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Former Bills Voice, Van Miller Dies

Jason Barrett

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Longtime Buffalo Bills radio broadcaster Van Miller died Friday, the team confirmed Saturday. He was 87.

Miller served as the Bills’ play-by-play announcer from the team’s inception in 1960 through 1970, and again from 1978 through 2003. He received the Pro Football Hall of Fame’s Pete Rozelle Radio-Television Award in 2004.

“On behalf of Terry and Kim Pegula and everyone at One Bills Drive, we are all deeply saddened with the news of the passing of Van Miller,” Bills president Russ Brandon said in a statement Saturday. “As the ‘Voice of the Bills,’ Van’s historic radio calls of Bills games over the years will forever resonate with our fans. His Hall of Fame and Wall of Fame talent was overshadowed only by his engaging personality, his witty sense of humor and his love for the Bills.

“We will all dearly miss ‘Uncle Van,’ but his legacy will remain deeply embedded in our franchise’s history and in the hearts of his countless fans in Western New York and throughout the NFL community. Our deepest sympathies, along with our thoughts and prayers, go out to his wife Gloria and all of Van’s family during this difficult time.”

The Bills inducted Miller into their Wall of Fame during halftime of their Oct. 19 game against the Minnesota Vikings last season.

Miller called 605 games during his 37-year career broadcasting for the Bills.

“Beyond being just a great announcer, he was the heart and soul of the Buffalo Bills,” former Bills coach Marv Levy told ESPN by phone Saturday afternoon. “He was a lot of fun to be with. He had a very good sense of humor. I’m very saddened to hear about his passing away.”

Credit to ESPN who originally published this article

Sports Radio News

Joy Taylor Says Aaron Rodgers Is More Likeable After Pardon My Take Appearance

“It makes him astronomically more likeable,” Taylor said.

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Joy Taylor

On Monday, the Pardon My Take podcast dropped their latest episode which featured an interview with Green Bay Packers quarterback Aaron Rodgers. Big Cat, one of the show’s co-hosts, is a Chicago Bears fan and has spent a lot of time not liking Rodgers publicly.

Colin Cowherd saw one of the many clips that the show shared and brought up how much he thought that Rodgers took ribbing from Big Cat and the podcast in stride. That’s when Joy Taylor offered that the interview could help Rodgers in the long run.

“It makes him astronomically more likeable,” Taylor said. “When you can show that you don’t take yourself that seriously, all of the animosity that people have towards you just kind of starts to wither away.”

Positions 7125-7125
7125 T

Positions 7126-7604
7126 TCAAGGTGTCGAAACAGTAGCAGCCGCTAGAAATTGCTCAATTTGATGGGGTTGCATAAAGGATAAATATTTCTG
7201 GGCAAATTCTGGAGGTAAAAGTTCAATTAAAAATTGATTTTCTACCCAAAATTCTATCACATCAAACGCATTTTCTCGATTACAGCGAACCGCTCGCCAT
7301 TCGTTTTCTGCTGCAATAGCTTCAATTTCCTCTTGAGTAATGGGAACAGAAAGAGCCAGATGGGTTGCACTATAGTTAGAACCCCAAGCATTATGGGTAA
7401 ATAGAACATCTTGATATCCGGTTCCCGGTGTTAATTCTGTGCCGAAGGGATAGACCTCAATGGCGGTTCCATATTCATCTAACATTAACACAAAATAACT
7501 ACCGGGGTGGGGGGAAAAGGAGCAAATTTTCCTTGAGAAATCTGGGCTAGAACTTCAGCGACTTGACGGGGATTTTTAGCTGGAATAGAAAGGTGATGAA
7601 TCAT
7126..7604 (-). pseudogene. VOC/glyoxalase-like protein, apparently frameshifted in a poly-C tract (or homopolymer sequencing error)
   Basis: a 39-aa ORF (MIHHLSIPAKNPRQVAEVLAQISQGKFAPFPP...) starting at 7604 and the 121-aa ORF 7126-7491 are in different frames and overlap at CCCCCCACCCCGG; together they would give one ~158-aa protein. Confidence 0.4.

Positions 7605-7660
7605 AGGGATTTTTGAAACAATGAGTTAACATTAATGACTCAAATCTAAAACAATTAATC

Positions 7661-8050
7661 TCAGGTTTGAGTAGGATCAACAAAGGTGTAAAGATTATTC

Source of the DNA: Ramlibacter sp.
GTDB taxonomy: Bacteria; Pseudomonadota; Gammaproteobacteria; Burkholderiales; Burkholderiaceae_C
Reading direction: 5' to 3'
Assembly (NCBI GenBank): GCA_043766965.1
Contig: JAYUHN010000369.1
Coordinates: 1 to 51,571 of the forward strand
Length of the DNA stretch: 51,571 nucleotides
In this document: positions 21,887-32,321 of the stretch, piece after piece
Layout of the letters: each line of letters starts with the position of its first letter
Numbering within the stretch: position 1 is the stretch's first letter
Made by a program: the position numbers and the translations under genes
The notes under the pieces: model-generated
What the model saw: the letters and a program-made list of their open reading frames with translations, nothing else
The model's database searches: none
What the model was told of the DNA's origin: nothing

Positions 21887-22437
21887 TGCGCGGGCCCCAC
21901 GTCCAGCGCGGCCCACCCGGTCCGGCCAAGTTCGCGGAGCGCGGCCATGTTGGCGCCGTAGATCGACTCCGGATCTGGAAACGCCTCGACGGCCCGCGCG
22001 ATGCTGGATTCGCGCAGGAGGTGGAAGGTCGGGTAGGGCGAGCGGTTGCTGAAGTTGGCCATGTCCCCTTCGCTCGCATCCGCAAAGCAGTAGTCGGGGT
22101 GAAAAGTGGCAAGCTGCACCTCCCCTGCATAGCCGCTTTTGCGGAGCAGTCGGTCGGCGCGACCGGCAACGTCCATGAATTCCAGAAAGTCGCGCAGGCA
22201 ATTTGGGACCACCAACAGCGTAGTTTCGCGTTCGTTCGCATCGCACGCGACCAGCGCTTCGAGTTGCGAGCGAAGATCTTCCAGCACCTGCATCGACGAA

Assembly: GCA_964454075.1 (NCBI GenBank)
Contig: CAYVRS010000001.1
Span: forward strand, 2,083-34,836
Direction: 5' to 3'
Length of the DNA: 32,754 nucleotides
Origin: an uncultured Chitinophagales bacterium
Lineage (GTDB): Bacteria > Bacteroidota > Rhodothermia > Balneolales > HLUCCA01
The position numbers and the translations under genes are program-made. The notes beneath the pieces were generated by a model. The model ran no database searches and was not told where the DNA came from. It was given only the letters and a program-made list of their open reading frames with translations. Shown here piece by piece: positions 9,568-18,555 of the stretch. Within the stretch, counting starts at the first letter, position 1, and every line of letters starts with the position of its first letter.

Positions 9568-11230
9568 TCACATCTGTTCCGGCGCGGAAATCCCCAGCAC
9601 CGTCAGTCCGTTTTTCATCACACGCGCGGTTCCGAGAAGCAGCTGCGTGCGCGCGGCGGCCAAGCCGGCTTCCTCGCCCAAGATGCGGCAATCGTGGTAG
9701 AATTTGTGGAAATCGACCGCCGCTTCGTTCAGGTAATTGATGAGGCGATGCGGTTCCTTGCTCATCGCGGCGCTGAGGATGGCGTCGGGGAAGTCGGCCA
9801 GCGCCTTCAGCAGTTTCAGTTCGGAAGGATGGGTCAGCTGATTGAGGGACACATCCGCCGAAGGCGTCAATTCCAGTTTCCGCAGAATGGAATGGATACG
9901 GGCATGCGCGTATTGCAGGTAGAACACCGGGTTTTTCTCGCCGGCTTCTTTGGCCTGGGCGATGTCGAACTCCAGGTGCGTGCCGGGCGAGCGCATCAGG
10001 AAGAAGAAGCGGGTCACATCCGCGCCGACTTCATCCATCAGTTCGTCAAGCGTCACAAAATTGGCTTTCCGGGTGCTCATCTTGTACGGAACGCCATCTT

She added that the disarming quality helps if people don’t perceive Rodgers as thinking he has all the answers.

“When people feel like they are projecting ‘I know more than you’ and ‘I’ve got it all figured out’ energy, people are like: ‘you got to be the smartest guy on the room all time time? You’re not.’

This is so likeable,” Taylor said. “It’s really funny.”

Cowherd agreed and even said he is probably going to go listen to it after the show.

“Aaron is genuinely laughing as they make fun of him and that is an incredibly endearing quality.”

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Sports Radio News

WNSR Debuts ‘Power Hour’ with Sami Kincaid

Nashville’s WNSR debuted Power Hour with host Sami Kincaid.

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Power Hour with Sami Kincaid

Nashville has a brand new voice to listen to on WNSR and her name is Sami Kincaid. On Saturday, the station debuted Power Hour with host Sami Kincaid.

The debut show featured Associated Press writer Teresa Walker, Vanderbilt women’s basketball guard Jordyn Cambridge and North Georgia assistant softball coach Alea White. The show is focused on women that are operating inside sports.

The show airs Saturdays from 9-10a CT.

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Sports Radio News

Toucher and Rich: Dennis Eckersley’s Retirement a “Huge Loss”

“When Eckersley got in there (the booth),” Shertenlieb started, “he was great. It made all of them better when Dennis Eckersley was around. It’s going to be a huge loss.”

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Dennis Eckersley

On Monday, Dennis Eckersley announced that he was going to retire from the Boston Red Sox television booth at the end of this season. The current NESN analyst is leaving after twenty years on the air with the team.

The news broke during Toucher and Rich on 98.5 the Sports Hub and it gave show co-host Rich Shertenlieb a chance to mention the news and praise the departing personality.

“When Eckersley got in there (the booth),” Shertenlieb started, “he was great. It made all of them better when Dennis Eckersley was around. It’s going to be a huge loss.”

The show spent the rest of the segment talking about what Eckersley offered that made him so unique. That’s when Matt McCarthy, fill-in for Fred Toucher, said that Eckersley was exactly what you wanted in an analyst.

“You want someone that’s going to give you an opinion,” McCarthy said. “Eck gave you an opinion. He’ll be missed.”

McCarthy also pointed out that this is the latest major shakeup that has happened to the television broadcast in recent years.

“There’s no doubt this is a blow,” McCarthy added. “This is a tremendous loss to that Red Sox broadcast to which has taken a lot of hits over the years with the loss of Jerry Remy, the decision to move on from Don Orsillo and now Dennis Eckersley retiring… they are going to have to find an entertainer in there. Matt McCarthy

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